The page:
4
$\begingroup$

Continuing from my previous (1, 2) questions on Brunner et al.'s paper on Bell nonlocality.

Again, we have the following standard Bell experiment setup:

Bell experiment setup

where independent inputs $x,y \in \{0, 1\}$ decide the measurement performed by Alice & Bob on quantum state $S$ with outcomes $a,b \in \{-1, 1\}$. We say $a$ and $b$ are correlated (not independent) if:

$P(ab|xy) \ne P(a|x)P(b|y)$

which is a lazy physicist's way of writing:

$P[A = a \cap B = b | X = x \cap Y = y] \ne P[A = a | X = x] \cdot P[B = b | Y = y]$

Where $A, B, X, Y$ are discrete random variables and $a,b,x,y$ some specific elements from the sets defined above.

I wanted to check this basic (in)equality with some simple example values, so I considered the following:

  • $S = |++\rangle$, a non-entangled quantum state
  • If $X = 0$, Alice measures with $\sigma_z$; if $X = 1$, she measures with $\sigma_x$
  • If $Y = 0$, Bob measures with $\sigma_x$; if $Y = 1$, he measures with $\sigma_z$

Since $S$ is not an entangled state, we can write out the following probability tables:

$\begin{array}{|c|c|c|} \hline x & a & P(a|x) \\ \hline 0 & 1 & 0.5 \\ \hline 0 & -1 & 0.5 \\ \hline 1 & 1 & 1 \\ \hline 1 & -1 & 0 \\ \hline \end{array}$ $\begin{array}{|c|c|c|} \hline y & b & P(b|y) \\ \hline 0 & 1 & 1 \\ \hline 0 & -1 & 0 \\ \hline 1 & 1 & 0.5 \\ \hline 1 & -1 & 0.5 \\ \hline \end{array}$

We then expect $P(ab|xy) = P(a|x)P(b|y)$ for all the values of $a,b,x,y$. The problem is I don't know how to calculate the LHS of that equation! I can make the following table:

$\begin{array}{|c|c|c|c|c|c|} \hline x & y & a & b & P(a|x)P(b|y) & P(ab|xy) \\ \hline 0 & 0 & 1 & 1 & 0.5 \cdot 1 = 0.5 & ? \\ \hline 0 & 0 & 1 & -1 & 0.5 \cdot 0 = 0 & ? \\ \hline 0 & 0 & -1 & 1 & 0.5 \cdot 1 = 0.5 & ? \\ \hline 0 & 0 & -1 & -1 & 0.5 \cdot 0 = 0 & ? \\ \hline 0 & 1 & 1 & 1 & 0.5 \cdot 0.5 = 0.25 & ? \\ \hline 0 & 1 & 1 & -1 & 0.5 \cdot 0.5 = 0.25 & ? \\ \hline 0 & 1 & -1 & 1 & 0.5 \cdot 0.5 = 0.25 & ? \\ \hline 0 & 1 & -1 & -1 & 0.5 \cdot 0.5 = 0.25 & ? \\ \hline 1 & 0 & 1 & 1 & 1 \cdot 1 = 1 & ? \\ \hline 1 & 0 & 1 & -1 & 1 \cdot 0 = 0 & ? \\ \hline 1 & 0 & -1 & 1 & 0 \cdot 1 = 0 & ? \\ \hline 1 & 0 & -1 & -1 & 0 \cdot 0 = 0 & ? \\ \hline 1 & 1 & 1 & 1 & 1 \cdot 0.5 = 0.5 & ? \\ \hline 1 & 1 & 1 & -1 & 1 \cdot 0.5 = 0.5 & ? \\ \hline 1 & 1 & -1 & 1 & 0 \cdot 0.5 = 0 & ? \\ \hline 1 & 1 & -1 & -1 & 0 \cdot 0.5 = 0 & ? \\ \hline \end{array}$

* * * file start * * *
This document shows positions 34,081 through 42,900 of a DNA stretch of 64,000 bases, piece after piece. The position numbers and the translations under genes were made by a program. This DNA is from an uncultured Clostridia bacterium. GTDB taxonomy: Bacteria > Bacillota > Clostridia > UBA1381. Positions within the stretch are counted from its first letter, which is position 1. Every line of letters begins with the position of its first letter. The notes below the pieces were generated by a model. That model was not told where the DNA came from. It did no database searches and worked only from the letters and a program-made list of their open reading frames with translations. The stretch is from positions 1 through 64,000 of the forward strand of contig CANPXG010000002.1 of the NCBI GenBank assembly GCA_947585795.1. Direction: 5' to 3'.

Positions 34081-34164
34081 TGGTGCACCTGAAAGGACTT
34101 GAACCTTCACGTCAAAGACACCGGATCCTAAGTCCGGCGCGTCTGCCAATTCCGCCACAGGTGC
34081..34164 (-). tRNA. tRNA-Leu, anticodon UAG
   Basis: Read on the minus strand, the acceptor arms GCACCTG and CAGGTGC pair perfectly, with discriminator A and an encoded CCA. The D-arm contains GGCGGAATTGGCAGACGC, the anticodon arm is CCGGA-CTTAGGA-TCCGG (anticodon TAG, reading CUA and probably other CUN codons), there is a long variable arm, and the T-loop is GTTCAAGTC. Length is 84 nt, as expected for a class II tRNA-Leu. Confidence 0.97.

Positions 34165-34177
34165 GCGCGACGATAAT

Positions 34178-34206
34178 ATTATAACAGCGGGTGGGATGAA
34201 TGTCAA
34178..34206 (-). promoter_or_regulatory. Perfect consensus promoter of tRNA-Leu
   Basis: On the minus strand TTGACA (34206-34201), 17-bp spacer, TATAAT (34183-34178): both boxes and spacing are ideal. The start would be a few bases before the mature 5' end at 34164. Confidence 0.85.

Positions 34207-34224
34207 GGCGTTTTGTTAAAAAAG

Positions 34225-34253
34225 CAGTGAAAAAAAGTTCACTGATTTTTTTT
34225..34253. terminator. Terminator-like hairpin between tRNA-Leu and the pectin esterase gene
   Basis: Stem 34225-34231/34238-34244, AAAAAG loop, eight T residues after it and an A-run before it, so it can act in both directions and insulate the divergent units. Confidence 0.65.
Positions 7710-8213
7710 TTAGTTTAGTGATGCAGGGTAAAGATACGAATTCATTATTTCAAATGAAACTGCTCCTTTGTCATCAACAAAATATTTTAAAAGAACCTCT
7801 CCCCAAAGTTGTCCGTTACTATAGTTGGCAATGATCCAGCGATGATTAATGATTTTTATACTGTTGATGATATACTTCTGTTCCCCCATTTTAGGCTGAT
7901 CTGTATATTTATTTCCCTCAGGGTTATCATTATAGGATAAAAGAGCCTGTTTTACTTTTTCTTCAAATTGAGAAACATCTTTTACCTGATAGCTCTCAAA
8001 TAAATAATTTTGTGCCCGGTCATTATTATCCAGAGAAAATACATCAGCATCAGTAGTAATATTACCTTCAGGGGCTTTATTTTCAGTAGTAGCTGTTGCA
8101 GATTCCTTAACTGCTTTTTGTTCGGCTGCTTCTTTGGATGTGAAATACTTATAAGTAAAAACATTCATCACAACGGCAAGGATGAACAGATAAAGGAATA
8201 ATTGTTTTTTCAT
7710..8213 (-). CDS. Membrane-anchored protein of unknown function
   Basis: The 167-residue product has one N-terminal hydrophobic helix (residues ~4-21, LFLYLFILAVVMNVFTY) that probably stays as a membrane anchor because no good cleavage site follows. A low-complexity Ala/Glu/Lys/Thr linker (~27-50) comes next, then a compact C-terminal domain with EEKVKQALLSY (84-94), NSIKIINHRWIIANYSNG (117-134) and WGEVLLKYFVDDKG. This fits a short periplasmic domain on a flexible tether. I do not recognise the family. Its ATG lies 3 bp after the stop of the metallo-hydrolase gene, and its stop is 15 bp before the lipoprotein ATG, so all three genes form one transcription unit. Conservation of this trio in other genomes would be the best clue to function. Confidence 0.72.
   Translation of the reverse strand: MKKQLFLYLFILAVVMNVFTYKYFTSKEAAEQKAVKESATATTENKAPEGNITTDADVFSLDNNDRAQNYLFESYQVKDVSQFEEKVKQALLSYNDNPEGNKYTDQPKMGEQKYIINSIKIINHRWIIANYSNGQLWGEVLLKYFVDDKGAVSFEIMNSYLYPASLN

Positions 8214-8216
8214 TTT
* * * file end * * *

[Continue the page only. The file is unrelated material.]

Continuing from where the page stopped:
But cannot figure out how to fill in the value of $P(ab|xy)$. How do I do that (without using the values of $P(a|b)P(b|y)$)?

I would then like to perform the same exercise with the CHSH setup:

  • $S = |\Psi^+\rangle = \frac{1}{\sqrt{2}}(|00\rangle + |11\rangle)$
  • If $X = 0$, Alice measures with $\sigma_z$; if $X = 1$, she measures with $\sigma_x$
  • If $Y = 0$, Bob measures with $\sigma_z$ rotated $\frac{\pi}{8}$ radians counter-clockwise around the y-axis; if $Y = 1$, he measures with $\sigma_z$ rotated $\frac{\pi}{8}$ radians clockwise around the y-axis

How would we then write out the above three probability tables? I guess we probably wouldn't be able to easily write out the first two, but we can with the third?

$\endgroup$
4
$\begingroup$

I think you're doing things a little bit backwards. You probably shouldn't be calculating $P(a|x)$ or $P(b|y)$ in advance, because you're simply trying to ask:

Given a set of $\{P(ab|xy)\}$, do there exist assignments to $P(a|x)$ and $P(b|y)$ that satisfy $P(ab|xy)=P(a|x)P(b|y)$ for all $a,b,x,y$?

So, how do you evaluate the probability of getting answers $a$ and $b$ when you make measurements $x$ and $y$? Let's assume your two observables for measurement choices $x$ and $y$ are $\vec{n}\cdot\vec{\sigma}$ and $\vec{m}\cdot{\sigma}$ respectively. Then you have projectors for each of the 4 possible outcomes described by $ab$ with $$ P_{ab}=\frac{1}{4}(\mathbb{I}+(-1)^a\vec{n}\cdot\vec{\sigma})\otimes(\mathbb{I}+(-1)^b\vec{m}\cdot\vec{\sigma}). $$

So, what's $P(ab|xy)$? $$ P(ab|xy)=\langle\psi|P_{ab}|\psi\rangle $$

For example, with $|\psi\rangle=|++\rangle$, and $x=y=0$ (meaning $X$ measurements, as specified in the question), then $$ P(00|00)=\langle++|\frac{1}{4}(\mathbb{I}+X)\otimes(\mathbb{I}+X)|++\rangle=1. $$

$\endgroup$

Your Answer

By clicking “Post Your Answer”, you agree to our terms of service, privacy policy and cookie policy

Not the answer you're looking for? Browse other questions tagged or ask your own question.